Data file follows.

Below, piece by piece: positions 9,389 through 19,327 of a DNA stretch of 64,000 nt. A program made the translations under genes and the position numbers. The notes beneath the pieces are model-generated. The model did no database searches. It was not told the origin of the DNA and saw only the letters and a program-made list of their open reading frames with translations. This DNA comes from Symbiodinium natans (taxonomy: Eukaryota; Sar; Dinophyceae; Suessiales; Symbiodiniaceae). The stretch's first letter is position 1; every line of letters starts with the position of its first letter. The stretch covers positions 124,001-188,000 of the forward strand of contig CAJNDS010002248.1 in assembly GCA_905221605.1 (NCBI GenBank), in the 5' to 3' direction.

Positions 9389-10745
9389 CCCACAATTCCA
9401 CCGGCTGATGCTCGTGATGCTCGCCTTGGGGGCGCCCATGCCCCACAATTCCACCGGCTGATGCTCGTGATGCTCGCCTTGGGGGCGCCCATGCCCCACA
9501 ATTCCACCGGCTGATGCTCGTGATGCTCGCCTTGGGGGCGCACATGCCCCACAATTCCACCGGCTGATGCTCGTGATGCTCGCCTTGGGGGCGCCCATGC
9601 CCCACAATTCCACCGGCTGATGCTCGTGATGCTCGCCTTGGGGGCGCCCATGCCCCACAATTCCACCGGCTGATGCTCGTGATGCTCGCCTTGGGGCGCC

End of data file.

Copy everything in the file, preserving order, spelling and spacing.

Below, piece by piece: positions 9,389 through 19,327 of a DNA stretch of 64,000 nt. A program made the translations under genes and the position numbers. The notes beneath the pieces are model-generated. The model did no database searches. It was not told the origin of the DNA and saw only the letters and a program-made list of their open reading frames with translations. This DNA comes from Symbiodinium natans (taxonomy: Eukaryota; Sar; Dinophyceae; Suessiales; Symbiodiniaceae). The stretch's first letter is position 1; every line of letters starts with the position of its first letter. The stretch covers positions 124,001-188,000 of the forward strand of contig CAJNDS010002248.1 in assembly GCA_905221605.1 (NCBI GenBank), in the 5' to 3' direction.

Positions 9389-10745
9389 CCCACAATTCCA
9401 CCGGCTGATGCTCGTGATGCTCGCCTTGGGGGCGCCCATGCCCCACAATTCCACCGGCTGATGCTCGTGATGCTCGCCTTGGGGGCGCCCATGCCCCACA
9501 ATTCCACCGGCTGATGCTCGTGATGCTCGCCTTGGGGGCGCACATGCCCCACAATTCCACCGGCTGATGCTCGTGATGCTCGCCTTGGGGGCGCCCATGC
9601 CCCACAATTCCACCGGCTGATGCTCGTGATGCTCGCCTTGGGGGCGCCCATGCCCCACAATTCCACCGGCTGATGCTCGTGATGCTCGCCTTGGGGCGCC